A stronger horticulture sector in low- and middle-income countries (LMICs) is expected to contribute to (inclusive) business development, profit and income generation, employment creation, enhanced Food and Nutrition Security and economic growth. As such it has the potential to contribute to many of the Sustainable Development Goals (SDGs). This has motivated the Netherlands to substantially invest in horticulture initiatives in these countries over the last years: a quick inventory showed that since 2009, at least 160 projects in 47 different countries were supported with a total value of €210 million of public investments. This synthesis paper was written to develop an overview of the most important insights and lessons from these initiatives, with the aim of contributing to improved policy and practice of future horticulture development initiatives. The synthesis paper will be used to inform and inspire further multi-stakeholder exchanges in the context of the Valuable Vegetables initiative.
The Food & Business Knowledge Platform (F&BKP), under its Valuable Vegetables initiative, commissioned Wageningen University & Research (WUR) to conduct an initial synthesis study to collect the key findings from Dutch publicly funded horticulture initiatives in LMICs. This Synthesis Paper collected these findings with the aim of summarizing general lessons learned and contributing to improved policy and practice of future horticulture development initiatives. The overall objective of the Valuable Vegetables initiative is to learn from ongoing and completed programmes in the horticulture sector and to communicate the lessons learned with the wider Food and Nutrition Security network.
The first part of the report provides an inventory of 160 Dutch publicly funded horticulture sector initiatives since 2009 in Asia, Africa, Latin America and the Middle East with a budget exceeding €10,000. Dutch public institutes contributed €211 million to these projects through a variety of funding mechanisms. These projects fall into four categories: 1) studies, fairs, events and trade missions; 2) value chain and sector development; 3) education, capacity strengthening, training and demonstration; and 4) private sector investment. These 160 projects provide an extensive picture of Dutch investment in the horticulture sector.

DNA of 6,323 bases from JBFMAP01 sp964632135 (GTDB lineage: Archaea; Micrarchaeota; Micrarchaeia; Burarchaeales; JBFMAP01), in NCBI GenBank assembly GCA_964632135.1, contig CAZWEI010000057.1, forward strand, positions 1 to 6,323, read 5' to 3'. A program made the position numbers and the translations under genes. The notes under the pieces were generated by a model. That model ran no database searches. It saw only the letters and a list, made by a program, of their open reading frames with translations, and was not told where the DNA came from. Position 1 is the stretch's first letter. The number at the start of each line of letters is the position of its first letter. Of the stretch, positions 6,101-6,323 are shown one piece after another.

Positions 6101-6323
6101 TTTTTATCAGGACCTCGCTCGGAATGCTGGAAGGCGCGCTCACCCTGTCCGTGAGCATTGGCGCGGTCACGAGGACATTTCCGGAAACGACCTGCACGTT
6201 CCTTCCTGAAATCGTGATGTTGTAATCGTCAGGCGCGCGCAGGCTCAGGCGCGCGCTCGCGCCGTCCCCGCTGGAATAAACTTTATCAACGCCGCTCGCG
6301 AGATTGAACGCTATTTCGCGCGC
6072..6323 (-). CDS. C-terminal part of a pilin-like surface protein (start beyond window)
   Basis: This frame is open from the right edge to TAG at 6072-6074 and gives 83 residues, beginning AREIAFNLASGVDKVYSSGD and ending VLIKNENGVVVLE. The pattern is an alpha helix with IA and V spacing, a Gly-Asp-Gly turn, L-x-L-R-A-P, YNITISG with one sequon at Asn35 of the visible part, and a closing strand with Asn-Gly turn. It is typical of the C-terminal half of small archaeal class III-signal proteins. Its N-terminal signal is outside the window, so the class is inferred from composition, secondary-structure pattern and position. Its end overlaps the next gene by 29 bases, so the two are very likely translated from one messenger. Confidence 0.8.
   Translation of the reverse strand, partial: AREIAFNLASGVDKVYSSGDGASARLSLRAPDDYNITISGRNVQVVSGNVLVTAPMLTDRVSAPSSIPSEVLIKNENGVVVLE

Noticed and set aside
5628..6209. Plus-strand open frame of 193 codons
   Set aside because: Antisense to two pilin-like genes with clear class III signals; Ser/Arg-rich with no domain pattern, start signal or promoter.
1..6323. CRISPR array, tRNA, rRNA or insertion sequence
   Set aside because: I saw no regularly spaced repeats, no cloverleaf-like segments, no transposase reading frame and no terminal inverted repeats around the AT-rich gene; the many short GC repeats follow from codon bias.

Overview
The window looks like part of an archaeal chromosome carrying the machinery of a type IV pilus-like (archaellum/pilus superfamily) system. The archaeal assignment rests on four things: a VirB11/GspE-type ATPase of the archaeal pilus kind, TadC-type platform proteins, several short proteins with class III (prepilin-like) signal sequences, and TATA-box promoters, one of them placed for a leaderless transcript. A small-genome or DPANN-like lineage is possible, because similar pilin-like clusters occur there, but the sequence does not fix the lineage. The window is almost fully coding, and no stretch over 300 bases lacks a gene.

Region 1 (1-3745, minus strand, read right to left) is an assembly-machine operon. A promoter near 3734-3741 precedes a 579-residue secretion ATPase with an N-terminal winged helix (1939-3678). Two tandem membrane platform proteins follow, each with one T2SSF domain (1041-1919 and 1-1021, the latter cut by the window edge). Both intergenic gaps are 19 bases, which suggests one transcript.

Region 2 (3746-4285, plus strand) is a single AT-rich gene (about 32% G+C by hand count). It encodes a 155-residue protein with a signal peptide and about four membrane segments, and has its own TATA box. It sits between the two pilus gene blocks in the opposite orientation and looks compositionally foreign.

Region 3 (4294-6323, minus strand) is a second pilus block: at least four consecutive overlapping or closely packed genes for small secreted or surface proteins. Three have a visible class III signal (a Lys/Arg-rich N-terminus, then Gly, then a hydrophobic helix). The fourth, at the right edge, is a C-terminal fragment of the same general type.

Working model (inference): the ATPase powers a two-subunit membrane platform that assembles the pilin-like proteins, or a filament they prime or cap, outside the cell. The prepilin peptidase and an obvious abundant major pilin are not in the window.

The second part of the report consists of a quick analysis of eight selected projects to extract key findings and formulate general lessons learned. The sector transformation model developed by Aidenvironment and its slightly adapted components were used as a basis for the quick analysis of the eight selected horticulture projects, which offered a structured holistic methodology for the analysis. Yet, it is important to note that this study is not an impact study or evaluation of Dutch publicly funded horticulture projects and programmes. It is qualitative in nature, providing general lessons from horticulture initiatives to initiate further discussions and learnings and does not provide detailed quantification or evaluation of outcomes and impacts.
Lessons about linkages, partnerships, and capacity strengthening
The eight projects analysed have all contributed to development of the horticulture sector in LMICs, each at different scales and with different impact. The analysis generated interesting lessons for future interventions and investments and raised a number of remaining questions and challenges. Firstly, the creation of linkages, partnerships – particularly visible between farmers and service or input providers – and information flow between various actors within the value chain or in the horticulture sector has fostered adoption of technologies and created better trust among actors.
Secondly, evidence-based and practice-oriented capacity strengthening, peer-to-peer learning and face-to-face interactions appeared to be key for the adoption of new technologies and good agricultural practices. However, with regard to training approaches, it is still not clear to what extent relatively short training interventions can bring behavioural change, and how continuous learning can be incentivized.